(Joshua Roberts/Reuters Congressional Research Service is the respected in-house think tank for  lawmakers, who are encouraged to request research on areas of public policy that range from environmental protection to immigration.)

This post has been updated.

The secrecy that has traditionally surrounded Congress’s in-house think-tank is under fire from advocates of open government, who argue that the research conducted on major issues of public policy – from environmental protection to immigration – should at long last be made public.

For 101 years, the Congressional Research Service has conducted studies for members of the Senate and House, and the findings have remained confidential unless the lawmakers release the research themselves.

The aim is to allow senators and House members to pursue potentially controversial issues without fear of criticism from political opponents. Sometimes lawmakers request the studies; sometimes researchers do them in anticipation of congressional interest.

The secrecy of the work conducted by the 400 analysts of the CRS was underscored this fall in a “policy statement” circulated to staff, urging confidentiality to maintain good relations with lawmakers.

But a coalition of librarians, open-government advocates and advocates against wasteful spending, who are pressing for an end to what they call excessive secrecy in Congress’s research arm, which operates with a $100 million annual budget.

“We believe Congress should provide a central online source for timely public access to CRS reports,” a group of retired and former research service employees and dozens of open government groups wrote last week in a letter to Congressional leaders. “That would place all members of the public on an equal footing to one another with respect to access.”

The group said some support to members of Congress should remain under wraps through briefings and memos. But the advocates said the public is denied access to a large body of research that, while available to congressional staff, lobbyists and some journalists, through leaks “with no expectation of confidentiality,” never makes it to the public.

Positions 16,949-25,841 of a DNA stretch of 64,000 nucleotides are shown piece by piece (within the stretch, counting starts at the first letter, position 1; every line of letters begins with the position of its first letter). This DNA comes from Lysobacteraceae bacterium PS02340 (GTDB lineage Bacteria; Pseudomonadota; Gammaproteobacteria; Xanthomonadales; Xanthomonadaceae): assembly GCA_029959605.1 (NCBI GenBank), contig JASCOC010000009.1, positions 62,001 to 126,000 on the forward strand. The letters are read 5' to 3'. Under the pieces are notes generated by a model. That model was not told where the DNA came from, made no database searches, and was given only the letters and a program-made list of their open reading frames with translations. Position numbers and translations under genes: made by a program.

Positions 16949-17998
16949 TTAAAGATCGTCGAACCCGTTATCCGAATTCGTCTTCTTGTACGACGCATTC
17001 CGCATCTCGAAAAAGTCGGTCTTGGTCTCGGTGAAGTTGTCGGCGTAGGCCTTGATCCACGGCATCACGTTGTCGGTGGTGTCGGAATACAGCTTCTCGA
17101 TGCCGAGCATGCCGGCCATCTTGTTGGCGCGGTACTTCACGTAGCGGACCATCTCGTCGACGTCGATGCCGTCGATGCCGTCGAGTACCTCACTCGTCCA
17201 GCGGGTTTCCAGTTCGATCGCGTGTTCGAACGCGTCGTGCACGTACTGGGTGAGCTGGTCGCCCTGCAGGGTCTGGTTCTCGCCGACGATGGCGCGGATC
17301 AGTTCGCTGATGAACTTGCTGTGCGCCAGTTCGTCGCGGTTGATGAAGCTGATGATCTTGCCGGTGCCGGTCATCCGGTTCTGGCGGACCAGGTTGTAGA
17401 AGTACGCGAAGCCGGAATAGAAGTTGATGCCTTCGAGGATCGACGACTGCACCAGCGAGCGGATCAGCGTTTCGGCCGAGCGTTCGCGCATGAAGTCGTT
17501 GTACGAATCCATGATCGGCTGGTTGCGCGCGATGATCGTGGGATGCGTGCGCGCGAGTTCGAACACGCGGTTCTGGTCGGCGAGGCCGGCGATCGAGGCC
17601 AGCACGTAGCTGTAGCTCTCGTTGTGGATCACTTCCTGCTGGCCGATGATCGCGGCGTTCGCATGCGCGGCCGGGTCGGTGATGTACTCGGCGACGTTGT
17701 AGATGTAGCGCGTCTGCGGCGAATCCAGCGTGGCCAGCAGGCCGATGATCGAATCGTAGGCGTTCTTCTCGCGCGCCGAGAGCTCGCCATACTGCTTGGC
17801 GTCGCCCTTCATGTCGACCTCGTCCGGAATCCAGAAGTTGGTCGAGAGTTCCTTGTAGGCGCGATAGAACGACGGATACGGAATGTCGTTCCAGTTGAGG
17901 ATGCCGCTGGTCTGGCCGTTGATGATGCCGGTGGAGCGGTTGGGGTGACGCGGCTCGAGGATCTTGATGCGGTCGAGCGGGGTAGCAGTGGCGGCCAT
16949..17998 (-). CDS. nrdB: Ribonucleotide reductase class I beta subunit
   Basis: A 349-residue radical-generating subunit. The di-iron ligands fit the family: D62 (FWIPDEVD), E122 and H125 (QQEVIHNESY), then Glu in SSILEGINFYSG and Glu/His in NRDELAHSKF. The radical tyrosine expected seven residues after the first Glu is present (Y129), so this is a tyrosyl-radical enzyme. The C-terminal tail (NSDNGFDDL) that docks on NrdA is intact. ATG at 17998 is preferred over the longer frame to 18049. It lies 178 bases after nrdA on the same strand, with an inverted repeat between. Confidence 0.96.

Under CRS policy, only with rare exceptions, such as when a report is given to a federal agency when the agency provided data used in the research, does the service distribute its findings. Congress does release a small number of reports every year — and they end up scattered over the Internet because they not easily able to be found in any one place (except CRS.gov, which is not available to the public).

The effort has the support of several lawmakers with an interest in open-government issues. Reps. Mike Quigley (D-Ill.) and Leonard Lance (R-N.J.) have introduced legislation that would direct the clerk of the House of Representatives to post the research service’s reports directly online to a publicly accessible site.

The campaign took on new urgency in the fall after the research service circulated a “policy statement” to its staff to solidify employees’ understanding of the mandate for confidentiality.

“Even in instances when a Member or committee publicly releases a confidential memorandum that CRS has prepared, staff may not provide copies of the memorandum to other congressional clients,” said the memo, obtained by the Federation of American Scientists and reported on the group’s Secrecy News Blog.

“You should answer any questions that [other] congressional clients have about the issue by preparing a new memorandum or other form of response […],” researchers were instructed, “but you must do so in a way that neither confirms nor denies that CRS did the work that has been made publicly available [by the Member or committee].”

Led by activist Steven Aftergood, the influential public interest group has long campaigned to open up CRS’s work to the public.

CRS communication director Ellis Brachman declined comment on the coalition’s letter or the memo.

Aftergood wrote that much of the memo is overwrought.

“Instead of confidentiality serving as a valuable means to an end, the new policy here elevates confidentiality into an end in itself, and in doing so casts doubt on the good sense of CRS management,” he wrote on the blog.

One CRS staffer, the memo said, had a request for data rejected by an agency legislative affairs office unless CRS identified the lawmaker who wanted the data. “You must never reveal the name of the congressional requester without the client’s express permission,” said the document, approved by Director Mary Mazanec. “In this case, you should explain to the executive branch agency that CRS’s statutory mission is to provide confidential research and analysis for the Congress, and that we cannot identify the requester.”